Spain’s Resentment of German Strength (FT 13/4/11)
Migrant surge adds to Spain’s resentment of German strength
Visitors from Spain to Germany, who were once greeted as representatives of a dynamic, fast-growing economy in southern Europe, nowadays risk becoming the butt of jokes about poverty and debt.
A Madrid-based British executive of a German company describes how colleagues mockingly offer to lend him euros when he visits corporate headquarters.
Carlos Cazorla, a 30-year-old Spaniard working at a school in the German town of Uberlingen, who is one of a cohort of recent Spanish emigrants, says his fellow teachers joke that “we must work harder to help Spain” through their taxes.
Most of the jibes are good-humoured, but they reflect German resentment at having to contribute to financial rescue packages for Greece and Ireland – with Portugal seeking a bail-out and Spain periodically at risk.
Like most jokes, they touch on an element of truth: in this case Spain’s sense of economic inferiority embodied by a wave of emigration.
When Angela Merkel, German chancellor, this year invited Spanish engineers and doctors to come and work in Germany, it was a gesture aimed partly at defusing Spanish anger over Berlin’s handling of the eurozone’s sovereign debt crisis.
But it was also an inadvertent reminder of the way the relationship has changed in the past three years, with a powerful Germany reasserting itself as the senior partner and older Spaniards recalling a previous wave of migration by people looking for jobs in the more prosperous north of Europe.
The latest migration is a different phenomenon from that of the 1960s, when unskilled Spaniards moved northwards in their hundreds of thousands to escape what was one of western Europe’s poorest economies, in search of menial work.
Spain is now a developed economy and its latest crop of migrants – 118,000 left the country in the two years to April 2010, according to official statistics – generally have skills to sell (although it turned out that few spoke good enough German to take up Ms Merkel’s offer).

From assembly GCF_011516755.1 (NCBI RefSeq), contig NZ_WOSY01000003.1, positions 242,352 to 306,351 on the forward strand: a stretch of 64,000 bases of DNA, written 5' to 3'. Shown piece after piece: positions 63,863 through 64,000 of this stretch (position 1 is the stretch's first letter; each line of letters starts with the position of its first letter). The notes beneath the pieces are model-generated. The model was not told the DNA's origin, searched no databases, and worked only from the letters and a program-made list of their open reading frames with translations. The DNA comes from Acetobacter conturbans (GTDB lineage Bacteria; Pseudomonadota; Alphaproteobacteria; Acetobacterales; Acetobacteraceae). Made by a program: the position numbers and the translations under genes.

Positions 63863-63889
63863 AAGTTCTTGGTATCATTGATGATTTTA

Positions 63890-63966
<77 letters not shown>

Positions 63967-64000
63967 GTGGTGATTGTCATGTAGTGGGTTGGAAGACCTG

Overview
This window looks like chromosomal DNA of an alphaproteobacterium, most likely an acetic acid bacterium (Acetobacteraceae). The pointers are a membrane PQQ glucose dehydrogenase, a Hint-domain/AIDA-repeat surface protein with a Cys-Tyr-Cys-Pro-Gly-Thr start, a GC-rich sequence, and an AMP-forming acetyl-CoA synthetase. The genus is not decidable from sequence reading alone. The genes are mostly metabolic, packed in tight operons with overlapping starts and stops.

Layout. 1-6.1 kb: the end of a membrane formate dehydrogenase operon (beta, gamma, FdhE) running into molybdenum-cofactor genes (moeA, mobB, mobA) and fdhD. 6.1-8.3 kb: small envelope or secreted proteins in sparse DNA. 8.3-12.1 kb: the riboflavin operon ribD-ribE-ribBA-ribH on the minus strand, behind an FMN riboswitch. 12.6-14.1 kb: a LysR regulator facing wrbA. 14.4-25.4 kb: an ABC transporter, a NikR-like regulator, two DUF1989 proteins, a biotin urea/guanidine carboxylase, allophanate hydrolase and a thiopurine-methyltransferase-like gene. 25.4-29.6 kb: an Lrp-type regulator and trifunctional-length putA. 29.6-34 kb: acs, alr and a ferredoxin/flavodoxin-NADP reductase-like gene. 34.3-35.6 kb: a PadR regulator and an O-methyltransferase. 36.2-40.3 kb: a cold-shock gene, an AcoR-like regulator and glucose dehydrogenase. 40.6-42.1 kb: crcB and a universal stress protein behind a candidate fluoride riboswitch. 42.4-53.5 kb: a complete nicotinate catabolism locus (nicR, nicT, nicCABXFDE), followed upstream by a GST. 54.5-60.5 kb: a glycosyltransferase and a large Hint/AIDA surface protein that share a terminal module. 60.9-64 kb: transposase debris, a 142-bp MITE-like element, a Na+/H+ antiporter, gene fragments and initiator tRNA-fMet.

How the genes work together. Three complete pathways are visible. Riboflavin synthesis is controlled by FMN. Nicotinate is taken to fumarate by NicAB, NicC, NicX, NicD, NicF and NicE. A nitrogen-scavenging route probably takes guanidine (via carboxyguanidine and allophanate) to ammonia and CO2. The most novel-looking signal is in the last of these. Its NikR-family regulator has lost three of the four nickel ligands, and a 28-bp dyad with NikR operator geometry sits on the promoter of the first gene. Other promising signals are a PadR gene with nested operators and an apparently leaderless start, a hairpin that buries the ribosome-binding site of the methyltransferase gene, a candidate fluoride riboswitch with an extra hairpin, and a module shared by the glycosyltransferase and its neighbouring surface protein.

But they are not so much pulled abroad by high pay and good living conditions as pushed out by unemployment at home. Spain’s jobless rate is more than 20 per cent of the workforce, and double that for those under 25.
For Spaniards, the migration may not be as humbling as the last one, but the change in the relative fortunes of Germany and Spain since 2008 is nevertheless a source of angst and mild embarrassment.
Since joining the European Union in 1986, Spain has hitched its economy firmly to the German motor.
Germany – a country also eager to subsume its wartime history into the European project – long had an equally benign view of the Spanish economy.
This was not just a matter of holidaymakers visiting the Mediterranean coast or buying homes in Majorca. German and French banks provided much of the credit to finance Spain’s rapid economic growth and a construction boom that lasted until the property bubble burst in 2007.
Today, however, Germany’s economy is growing, while Spain’s is struggling to emerge convincingly from recession.
Some Spaniards think Germany is doing little to help the economy it helped to build. They accuse Ms Merkel of failing to give them credit for their austerity measures and of undermining the market for Spanish government bonds with provocative statements designed to curry favour with German voters.
“The damage she has done is immense,” said one enraged senior Spanish official shortly after the Irish bail-out in November, when Germany said future rescues should be conditional on private bondholders taking a “haircut” on their investments. “It’s the most stupid and damaging thing I’ve seen.”
José Ignacio Torreblanca, Madrid-based senior fellow of the European Council on Foreign Relations, the pan-European think-tank, says Germany’s heavy-handed approach has alienated previously well-disposed Spaniards, even though they are taking their bitter fiscal medicine as ordered.
“With the financial crisis, people have started to discover that they needed Germany much more than they thought,” he said. “So we now conform to everything Germany does, but we don’t love them any more.”
In Germany, unemployment is falling, demand for skilled labour is rising and wages are high. Mr Cazorla, the Spanish teacher in Uberlingen, earns more than twice the €1,200 ($1,738) monthly salary he made in Spain and says his job is more secure. He has no plans to return home. “For the moment, I’m good here,” he says.
While some Spaniards fret about a “brain drain”, business leaders and economists alike are philosophical regarding the inevitable outflow of skilled youths to more robust economies such as Germany.
Their main concern is that it could be years before the relationship is rebalanced and Spain once again starts to grow faster than its northern partners. What matters, they say, is not whether Spanish engineers are hired in Germany, but whether Spain will ever be able to tempt them back.
This is the second in a series looking at the challenges of living with Germany, a hesitant hegemon
For the full series go to: http://www.ft.com/berlin